by Ting Chun Chang, dramaturg
Mary Poppins snapped her fingers again, ready to “educate” the kids! In the world of Mary Poppins we see magic everywhere, However, how to show that magic is a crucial key for the design team. As it is the number one topic we have been talking about in the production meetings, before the show starts, I would like to give a you broad sense of how each designer has chosen to dive into this magic world.
At the beginning of the process, we created a magic moment list. This was a guide for the production team. We talked about the magical moments in other productions, movies and how these moments were done. In the meantime, the designers figured out who would be in charge of each moment. For example, we choose to let our projection effects designer, Ben Unguren, explore some images that could be done through projector, such as the instantaneous changes in the nursery and creating the colors in the park.
Costume designer, Rory Scanlon analyzed the relationship between the characters in the family and the relationship between Mary and Mr. Banks and Mary and Bert, and then looked for symbolic ways to reveal things about Mary’s character. For example, for him, Mary is the one who bring joy and light to the family. When you watch the show, see if you can you tell how that is shown through the costuming.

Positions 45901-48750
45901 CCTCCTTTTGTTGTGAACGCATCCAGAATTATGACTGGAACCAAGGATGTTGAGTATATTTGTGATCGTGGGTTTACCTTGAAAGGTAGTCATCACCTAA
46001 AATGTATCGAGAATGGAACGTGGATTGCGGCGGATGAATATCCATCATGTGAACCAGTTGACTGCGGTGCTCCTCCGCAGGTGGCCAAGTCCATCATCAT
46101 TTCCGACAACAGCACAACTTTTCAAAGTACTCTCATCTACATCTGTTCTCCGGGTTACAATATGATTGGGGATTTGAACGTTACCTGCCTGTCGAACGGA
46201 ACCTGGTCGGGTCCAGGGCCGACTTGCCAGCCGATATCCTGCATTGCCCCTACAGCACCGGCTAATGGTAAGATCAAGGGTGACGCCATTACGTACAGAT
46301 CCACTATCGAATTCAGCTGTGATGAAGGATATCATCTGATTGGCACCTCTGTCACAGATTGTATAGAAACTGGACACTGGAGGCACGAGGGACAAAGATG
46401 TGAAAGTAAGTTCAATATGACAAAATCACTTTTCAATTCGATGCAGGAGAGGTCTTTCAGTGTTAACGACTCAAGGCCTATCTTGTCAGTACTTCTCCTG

Props are one of the most important element to show the magic in Mary Poppins. Taylor Robinson and Bradlee Hager found some inspirations from Pinterest and was able to support the descriptions in the script as well as the work of other designers. The picture you saw here is the original draw/thoughts for kitchen scene by Bradlee. She was trying to figure out how to present the magic moment when Mary Poppins uses her magic to clean the kitchen. Another important prop is the kite. While I will expand the idea of the kite and why we choose it in the future blog, for now, I would say that Bert uses the kite to describe how the family is “raveling undone” and shares how it reveals the secret of the role of Mary Poppins.
Choreographers Becky Wright Phillips and Jenny Giauque-Tingey collaborate with the performers and use with their strengths to design the dance numbers. I personally enjoy the conversation with Becky and Jenny a lot. In fact, the very first time I watched a run through of the show, I was astonished by the brilliant ideas of putting the different styles together. As Mary Poppins is a very rich and interesting musical, I truly believe that it has a room for many different dancing styles. One of my favorite moments is the “love” scene when Mrs. Banks thinks about her relationship with Mr. Banks in the past. Becky described that she felt right to put a modern duet dance there to strengthen the message of the song and to stress the relationship between Mrs. Banks and Mr. Banks.
From the imagination of the designing team to the imaginations we hope the audience will bring, we hope you will find Mary Poppins‘ magic will be everywhere in the show.